Many people deal with some form of anxiety from time to time. However, over 40 million Americans have an actual anxiety disorder.
Knowing what to watch out for can help you or someone you care about stay on the right side of this statistic.
Did you know that gut bacteria and anxiety are strongly linked?
Someone’s digestive health can heavily impact their mental health.
Taking the time to address any gut bacteria problems can help alleviate anxiety symptoms.
Understanding gut bacteria is the first step to addressing these issues.
This gut bacteria guide will explain what gut bacteria is and what the effects are on anxiety.
What is Gut Bacteria?
The body is full of bacteria — around 40 trillion.
Your gut is no exception. Together, the bacteria in your gut along with other microorganisms are called a gut microbiome.
Food digestion, vitamin production, and immune system development are just a few of the many essential tasks the gut bacteria (microbiome) perform.
Obesity, mental health problems, and impaired immune function have all been linked to a dysfunction in the gut flora.
Gut Bacteria Effects on Anxiety
The relationship between gut bacteria and anxiety is nicknamed the “gut-brain axis.”
Evidence suggests that the “gut-brain axis” can help control brain function by supplying vital inflammatory minerals and vitamins to the billions of microorganisms in the gut that play important immune and metabolic roles.
Instead of just being physically anxious, you can also be mentally anxious.
This distribution of vitamins and minerals throughout your body (and especially in your gut) is essential for hormonal regulation, which can heavily impact mood.
Stress in the gut is also signaled to the brain, which can essentially double your stress and add to your anxiety.
Symptoms of Unhealthy Gut Bacteria
Once again, the presence of anxiety could already be an indication of unhealthy gut bacteria.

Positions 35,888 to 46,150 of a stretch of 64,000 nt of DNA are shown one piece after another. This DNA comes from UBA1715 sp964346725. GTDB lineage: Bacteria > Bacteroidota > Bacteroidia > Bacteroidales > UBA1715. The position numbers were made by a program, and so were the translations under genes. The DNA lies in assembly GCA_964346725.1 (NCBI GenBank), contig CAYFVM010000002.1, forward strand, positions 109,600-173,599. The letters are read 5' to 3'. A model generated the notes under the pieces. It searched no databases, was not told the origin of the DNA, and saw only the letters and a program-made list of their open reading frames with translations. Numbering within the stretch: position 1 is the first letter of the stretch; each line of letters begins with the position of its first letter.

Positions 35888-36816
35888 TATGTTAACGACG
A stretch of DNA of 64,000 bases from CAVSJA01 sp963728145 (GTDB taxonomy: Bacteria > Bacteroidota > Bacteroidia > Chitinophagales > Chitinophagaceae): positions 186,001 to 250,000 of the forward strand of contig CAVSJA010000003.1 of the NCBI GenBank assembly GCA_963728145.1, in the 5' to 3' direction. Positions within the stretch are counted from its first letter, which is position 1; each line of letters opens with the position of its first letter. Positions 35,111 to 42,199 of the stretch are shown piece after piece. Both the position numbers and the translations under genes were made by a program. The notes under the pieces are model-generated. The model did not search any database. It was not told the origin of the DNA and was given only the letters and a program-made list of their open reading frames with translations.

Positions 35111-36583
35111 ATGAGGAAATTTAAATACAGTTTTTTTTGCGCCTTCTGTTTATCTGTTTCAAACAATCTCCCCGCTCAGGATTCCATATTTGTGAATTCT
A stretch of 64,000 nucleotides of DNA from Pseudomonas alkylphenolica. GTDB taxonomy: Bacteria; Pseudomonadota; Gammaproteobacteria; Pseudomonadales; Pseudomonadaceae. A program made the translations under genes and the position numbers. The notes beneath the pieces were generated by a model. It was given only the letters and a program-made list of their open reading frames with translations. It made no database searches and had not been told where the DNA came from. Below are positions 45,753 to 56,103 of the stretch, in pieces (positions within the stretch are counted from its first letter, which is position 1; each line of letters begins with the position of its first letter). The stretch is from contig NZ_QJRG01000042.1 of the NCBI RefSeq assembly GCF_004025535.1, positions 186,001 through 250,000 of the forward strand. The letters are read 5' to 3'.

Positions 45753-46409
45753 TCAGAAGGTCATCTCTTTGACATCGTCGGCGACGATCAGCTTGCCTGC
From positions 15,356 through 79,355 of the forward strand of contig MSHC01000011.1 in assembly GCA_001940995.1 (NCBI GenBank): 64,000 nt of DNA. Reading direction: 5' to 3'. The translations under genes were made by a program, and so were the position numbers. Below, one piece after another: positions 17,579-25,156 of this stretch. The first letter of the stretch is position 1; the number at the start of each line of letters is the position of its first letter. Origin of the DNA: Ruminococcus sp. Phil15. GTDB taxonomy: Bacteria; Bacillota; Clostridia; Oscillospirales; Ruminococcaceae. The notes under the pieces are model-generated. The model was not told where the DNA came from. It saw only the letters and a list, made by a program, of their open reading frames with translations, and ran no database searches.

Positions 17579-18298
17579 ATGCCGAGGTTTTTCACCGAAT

But some other symptoms of an unhealthy gut are:
- Unintentional weight fluctuations
- Skin Issues
How to Improve Gut Bacteria
There are several ways to improve the state of one’s gut bacteria. Whether you just switch up your diet or completely overhaul your lifestyle, we’ll key you in on several scientifically backed ways to improve your gut flora.
1. Use Probiotic and Prebiotic Supplement
Supplementing your diet with probiotics may improve your gut health.
Probiotics are live, healthy bacteria.
Prebiotics are food sources for the microorganisms in your digestive system.
Using both to supplement your gut bacteria could help your digestive system function normally.
Make sure to make the most of the prebiotic-probiotic relationship and either get both prebiotic and probiotic supplements or supplements with both probiotics and prebiotics in each dosage.
2. Change Up Your Diet
A healthy diet is critical in maintaining good digestive health.
To fortify your diet with healthy gut bacteria, eat highly probiotic foods.
Such probiotic options include:
Probiotics are even more helpful to the gut when fed prebiotics. So include prebiotic foods such as these into your diet:
- Dandelion roots
Chronic inflammation can minimize your body’s ability to absorb nutrients.